For as long as I’ve been playing, I’ve used the Ernie Ball Slinkys 50, 70, 85, 105, and for the last few years, the Power Slinkys which are the same gauge, but with a .135 B string. They just suit me in every way. They feel great, last a reasonably long time, and sound great. Not as teeth-chattering bright right out of the package, but they retain that brightness for a good long time.

  5. marvin

    I’m not the typical bass player – I slap, tap, and play chords. I tend to favor light gauge Rotosounds (40-95) because of their bright, cutting tone. It’s my personal belief that thinner strings are much more expressive. Plus, they suit my playing style better. Some people feel that lighter gauges lack in the tone department, but I think that good sound comes with good technique, which in turns comes with playing a lot.

  6. Jonathan Coates

    I have tried almost every strong guage from 100-40 to 120-50 (four string, tuned E-G). I’m the end, I have found that the basic 105-45 gives me the best balance of thump and overtones, and I am able to get a more expressive vibrato.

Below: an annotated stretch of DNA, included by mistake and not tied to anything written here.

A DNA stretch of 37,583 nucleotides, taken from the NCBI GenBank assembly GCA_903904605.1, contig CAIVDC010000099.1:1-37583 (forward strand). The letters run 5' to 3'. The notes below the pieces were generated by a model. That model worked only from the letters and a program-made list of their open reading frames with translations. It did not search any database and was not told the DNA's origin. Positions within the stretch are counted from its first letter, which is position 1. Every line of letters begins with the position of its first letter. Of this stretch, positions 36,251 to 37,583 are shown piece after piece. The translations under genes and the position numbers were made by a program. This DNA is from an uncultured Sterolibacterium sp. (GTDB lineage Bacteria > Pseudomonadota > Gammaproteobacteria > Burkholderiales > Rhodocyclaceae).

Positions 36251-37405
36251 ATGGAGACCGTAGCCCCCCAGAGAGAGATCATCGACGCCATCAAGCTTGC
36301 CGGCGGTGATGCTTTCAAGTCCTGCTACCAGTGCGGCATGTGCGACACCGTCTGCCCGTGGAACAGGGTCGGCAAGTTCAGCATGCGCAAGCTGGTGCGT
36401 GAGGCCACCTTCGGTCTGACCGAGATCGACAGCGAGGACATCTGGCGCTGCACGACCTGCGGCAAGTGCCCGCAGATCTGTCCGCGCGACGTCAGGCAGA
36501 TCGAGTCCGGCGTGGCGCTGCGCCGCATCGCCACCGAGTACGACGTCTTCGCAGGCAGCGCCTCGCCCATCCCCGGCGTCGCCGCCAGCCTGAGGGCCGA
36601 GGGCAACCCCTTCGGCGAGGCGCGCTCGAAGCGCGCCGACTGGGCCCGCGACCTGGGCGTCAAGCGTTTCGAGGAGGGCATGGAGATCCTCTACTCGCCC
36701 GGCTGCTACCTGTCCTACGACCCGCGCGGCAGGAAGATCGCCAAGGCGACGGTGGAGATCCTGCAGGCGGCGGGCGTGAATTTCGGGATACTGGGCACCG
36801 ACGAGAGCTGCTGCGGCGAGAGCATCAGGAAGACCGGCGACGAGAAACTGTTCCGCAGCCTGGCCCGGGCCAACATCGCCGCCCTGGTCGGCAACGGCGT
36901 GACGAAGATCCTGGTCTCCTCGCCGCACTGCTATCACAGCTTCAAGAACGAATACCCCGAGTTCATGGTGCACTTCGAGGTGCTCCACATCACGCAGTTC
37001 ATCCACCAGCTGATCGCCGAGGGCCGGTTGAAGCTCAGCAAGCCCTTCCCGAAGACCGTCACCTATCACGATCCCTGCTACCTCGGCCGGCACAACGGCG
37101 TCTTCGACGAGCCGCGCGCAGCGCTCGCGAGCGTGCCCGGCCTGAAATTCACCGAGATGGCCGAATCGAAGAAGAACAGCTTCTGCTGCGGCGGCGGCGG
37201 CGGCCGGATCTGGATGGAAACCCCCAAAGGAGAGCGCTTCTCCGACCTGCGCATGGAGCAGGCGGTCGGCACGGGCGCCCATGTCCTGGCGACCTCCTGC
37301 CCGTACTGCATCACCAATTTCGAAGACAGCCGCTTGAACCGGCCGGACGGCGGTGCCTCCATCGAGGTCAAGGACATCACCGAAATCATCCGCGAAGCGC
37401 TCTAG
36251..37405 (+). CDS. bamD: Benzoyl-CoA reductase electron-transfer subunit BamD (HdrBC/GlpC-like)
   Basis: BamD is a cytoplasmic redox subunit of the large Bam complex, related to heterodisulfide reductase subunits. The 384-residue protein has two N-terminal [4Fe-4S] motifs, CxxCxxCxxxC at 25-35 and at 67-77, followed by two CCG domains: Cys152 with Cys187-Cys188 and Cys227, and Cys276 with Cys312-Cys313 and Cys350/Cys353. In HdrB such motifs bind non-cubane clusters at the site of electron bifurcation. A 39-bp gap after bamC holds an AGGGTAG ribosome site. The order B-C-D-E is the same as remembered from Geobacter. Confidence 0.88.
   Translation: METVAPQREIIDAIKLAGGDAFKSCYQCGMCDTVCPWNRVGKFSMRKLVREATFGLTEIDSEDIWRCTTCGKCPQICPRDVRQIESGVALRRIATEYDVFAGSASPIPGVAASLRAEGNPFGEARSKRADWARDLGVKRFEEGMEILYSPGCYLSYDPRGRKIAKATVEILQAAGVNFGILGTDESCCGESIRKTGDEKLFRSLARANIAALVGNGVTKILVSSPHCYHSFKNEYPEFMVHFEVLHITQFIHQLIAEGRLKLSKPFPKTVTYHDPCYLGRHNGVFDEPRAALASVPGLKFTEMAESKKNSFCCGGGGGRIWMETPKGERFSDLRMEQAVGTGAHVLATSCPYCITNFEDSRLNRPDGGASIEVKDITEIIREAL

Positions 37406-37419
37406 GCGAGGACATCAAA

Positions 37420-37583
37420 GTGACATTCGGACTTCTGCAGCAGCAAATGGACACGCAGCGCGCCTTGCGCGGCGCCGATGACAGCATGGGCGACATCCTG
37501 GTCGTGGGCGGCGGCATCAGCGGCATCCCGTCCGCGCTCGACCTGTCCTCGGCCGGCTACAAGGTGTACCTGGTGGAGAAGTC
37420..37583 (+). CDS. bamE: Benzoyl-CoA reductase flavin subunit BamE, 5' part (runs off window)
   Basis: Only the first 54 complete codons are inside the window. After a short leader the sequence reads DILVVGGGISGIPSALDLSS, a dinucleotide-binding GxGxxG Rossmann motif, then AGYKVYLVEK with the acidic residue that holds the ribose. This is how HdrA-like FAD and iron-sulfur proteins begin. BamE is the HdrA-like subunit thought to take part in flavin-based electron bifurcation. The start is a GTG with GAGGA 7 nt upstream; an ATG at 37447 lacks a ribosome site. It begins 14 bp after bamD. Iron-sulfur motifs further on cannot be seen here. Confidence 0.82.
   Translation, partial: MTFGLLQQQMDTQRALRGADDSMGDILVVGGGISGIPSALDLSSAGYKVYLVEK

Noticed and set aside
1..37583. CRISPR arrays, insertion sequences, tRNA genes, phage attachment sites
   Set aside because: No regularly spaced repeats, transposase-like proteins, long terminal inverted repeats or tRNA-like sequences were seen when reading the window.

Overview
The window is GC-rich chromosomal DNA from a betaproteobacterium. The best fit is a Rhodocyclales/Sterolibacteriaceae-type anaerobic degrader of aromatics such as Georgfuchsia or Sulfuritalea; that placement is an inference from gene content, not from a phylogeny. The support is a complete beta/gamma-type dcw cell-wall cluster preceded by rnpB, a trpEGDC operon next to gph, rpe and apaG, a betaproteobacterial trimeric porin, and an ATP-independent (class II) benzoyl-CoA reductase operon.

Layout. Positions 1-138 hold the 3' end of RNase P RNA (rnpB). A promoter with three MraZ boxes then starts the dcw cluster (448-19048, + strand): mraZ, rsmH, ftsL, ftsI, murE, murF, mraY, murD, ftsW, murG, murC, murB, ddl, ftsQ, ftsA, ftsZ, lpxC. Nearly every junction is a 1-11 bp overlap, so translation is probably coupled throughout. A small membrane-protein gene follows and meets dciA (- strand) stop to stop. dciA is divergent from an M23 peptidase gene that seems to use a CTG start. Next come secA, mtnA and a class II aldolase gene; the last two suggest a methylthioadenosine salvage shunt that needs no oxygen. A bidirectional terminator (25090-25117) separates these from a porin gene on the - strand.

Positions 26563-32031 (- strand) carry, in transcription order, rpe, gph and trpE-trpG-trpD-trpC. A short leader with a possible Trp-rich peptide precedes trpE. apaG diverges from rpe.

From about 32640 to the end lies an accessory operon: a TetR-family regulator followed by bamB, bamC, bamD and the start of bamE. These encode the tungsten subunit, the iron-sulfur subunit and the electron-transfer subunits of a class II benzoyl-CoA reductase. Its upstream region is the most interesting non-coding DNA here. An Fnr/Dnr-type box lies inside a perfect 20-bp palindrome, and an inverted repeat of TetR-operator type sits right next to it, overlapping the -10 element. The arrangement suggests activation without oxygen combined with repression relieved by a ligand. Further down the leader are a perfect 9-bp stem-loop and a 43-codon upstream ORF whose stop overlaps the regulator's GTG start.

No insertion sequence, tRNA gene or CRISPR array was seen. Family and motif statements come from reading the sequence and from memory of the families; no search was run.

On my 6-string, however, I use the super-long pink DAddario prosteels, because the sound pretty good, and they are easy to find.

  7. I use 90 – 40 gauge D’Addario’s or Rotosounds on my Fender Jazz and Fender P basses. On my Dimension IV HH I use Thomastik – Infeld 107 – 47 and they feel like lights. I prefer suppleness as oppose to the thicker gauges, as I use vibrato, but also prefer the feel of the lighter gauge.

    As you mentioned, it was daunting and expensive finding the strings that fit me, but it was totally worth it, because I don’t have to think about it anymore.

  8. LGT

    I’ve only used standard gauge strings for my entire playing career with the exception of a 50 on the G string from when I went through a phase of breaking 45s. I did just order a set of rotosound funkmasters though, which are 30-90. I’m a big fan of Geddy Lee’s tone on Power Windows, so I’m hoping to get a bit of that vibe with my Modulus.

    • MikeyOnBass

      Geddy was using a WAL Bass for the Power Windows album. Or so I believe he has stated in several interviews. I was always drawn to the drums and bass in Big Money behind the guitar solo, or break down section of the song. Good stuff… good memories too. Ha

  9. Anaughtybear

    I use D’addario ECB81 Chrome flatwounds, tuned BEAD. It’s quite comfortable. I suppose it’s a combination of my body being 40 years old and a change in personal style, but this is the best combination I’ve tried.

    I used to use heavy roundwounds in my idiotic youth, before I realized your string gauge and how hard you pluck has nothing to do with how cool you are.